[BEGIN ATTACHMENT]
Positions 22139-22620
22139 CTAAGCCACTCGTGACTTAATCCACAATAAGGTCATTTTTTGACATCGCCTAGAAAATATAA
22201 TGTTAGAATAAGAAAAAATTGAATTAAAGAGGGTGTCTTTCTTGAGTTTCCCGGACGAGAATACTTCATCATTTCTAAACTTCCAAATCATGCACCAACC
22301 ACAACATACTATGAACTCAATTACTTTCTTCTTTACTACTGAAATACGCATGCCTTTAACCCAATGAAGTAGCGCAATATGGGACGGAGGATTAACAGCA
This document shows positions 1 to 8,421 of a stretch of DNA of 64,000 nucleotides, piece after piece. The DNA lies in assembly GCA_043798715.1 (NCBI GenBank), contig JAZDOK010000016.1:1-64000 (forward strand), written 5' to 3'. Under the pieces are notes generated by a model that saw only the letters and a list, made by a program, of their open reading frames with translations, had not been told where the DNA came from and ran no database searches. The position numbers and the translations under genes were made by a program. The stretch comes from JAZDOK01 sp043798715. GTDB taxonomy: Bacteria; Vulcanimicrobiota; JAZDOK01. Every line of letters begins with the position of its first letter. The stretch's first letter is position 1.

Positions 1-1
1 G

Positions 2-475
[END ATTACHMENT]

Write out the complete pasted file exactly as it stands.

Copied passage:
Positions 22139-22620
22139 CTAAGCCACTCGTGACTTAATCCACAATAAGGTCATTTTTTGACATCGCCTAGAAAATATAA
22201 TGTTAGAATAAGAAAAAATTGAATTAAAGAGGGTGTCTTTCTTGAGTTTCCCGGACGAGAATACTTCATCATTTCTAAACTTCCAAATCATGCACCAACC
22301 ACAACATACTATGAACTCAATTACTTTCTTCTTTACTACTGAAATACGCATGCCTTTAACCCAATGAAGTAGCGCAATATGGGACGGAGGATTAACAGCA
This document shows positions 1 to 8,421 of a stretch of DNA of 64,000 nucleotides, piece after piece. The DNA lies in assembly GCA_043798715.1 (NCBI GenBank), contig JAZDOK010000016.1:1-64000 (forward strand), written 5' to 3'. Under the pieces are notes generated by a model that saw only the letters and a list, made by a program, of their open reading frames with translations, had not been told where the DNA came from and ran no database searches. The position numbers and the translations under genes were made by a program. The stretch comes from JAZDOK01 sp043798715. GTDB taxonomy: Bacteria; Vulcanimicrobiota; JAZDOK01. Every line of letters begins with the position of its first letter. The stretch's first letter is position 1.

Positions 1-1
1 G

Positions 2-475